The second level is the unstated but persistently followed plan to use the first crisis of state finances (the debt crisis) to put the European proletariat into crisis by making the elimination of labor legislation favorable to workers, the cuts in pensions, increased unemployment and a dramatic decrease in wages as structural adjustment conditionalities for any new “bailout” loans. The Greek working class is simply the supposed “weak link” useful for carrying out the plan aimed at Europe as a whole.
This is why the “fictive capital” theorists are so unconvincing. If the structural adjustment program elements of the plan were missing, then there would be a “financial solution to a financial problem.” But the clear purpose of the financial crisis is to deal with the fall of profitability in the entire European region. Capitalist strategists believe that the levels of wages, alternative forms of work refusal (pensions and welfare benefits) and of reproductive “services” (health and education) are so high that they make it impossible for European-based capital to compete (especially with Asian and North American capital). The crisis managers’ aim is to normalize the cuts in these levels and to make such a working class existence (precarious wages and even a return to testing physiological limits) a feature of the standard of living in Europe for the foreseeable future. If this is not done, European capital will suffer what at first may look like euthanasia, but then will later precipitate into a violent dissolution. This is the crisis of European capital! So not only are the European proletarians in trouble, but so are the capitalists. There are many crises in the field, there is no THE crisis.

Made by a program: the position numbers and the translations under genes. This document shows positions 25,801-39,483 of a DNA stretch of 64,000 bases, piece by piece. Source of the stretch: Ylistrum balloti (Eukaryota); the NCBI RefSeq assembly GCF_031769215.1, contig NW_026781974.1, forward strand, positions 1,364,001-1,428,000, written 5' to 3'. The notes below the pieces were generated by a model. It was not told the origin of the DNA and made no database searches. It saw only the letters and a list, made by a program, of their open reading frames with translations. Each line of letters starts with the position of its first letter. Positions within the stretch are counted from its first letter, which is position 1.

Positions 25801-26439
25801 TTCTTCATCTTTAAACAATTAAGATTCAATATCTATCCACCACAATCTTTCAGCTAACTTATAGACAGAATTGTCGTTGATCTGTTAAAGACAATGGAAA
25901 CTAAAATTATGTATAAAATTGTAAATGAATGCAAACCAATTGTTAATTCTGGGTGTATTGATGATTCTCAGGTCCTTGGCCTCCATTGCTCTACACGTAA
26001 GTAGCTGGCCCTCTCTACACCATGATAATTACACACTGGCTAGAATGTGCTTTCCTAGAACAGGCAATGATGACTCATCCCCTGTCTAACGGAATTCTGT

All Quiet on the Extra-Parliamentary Front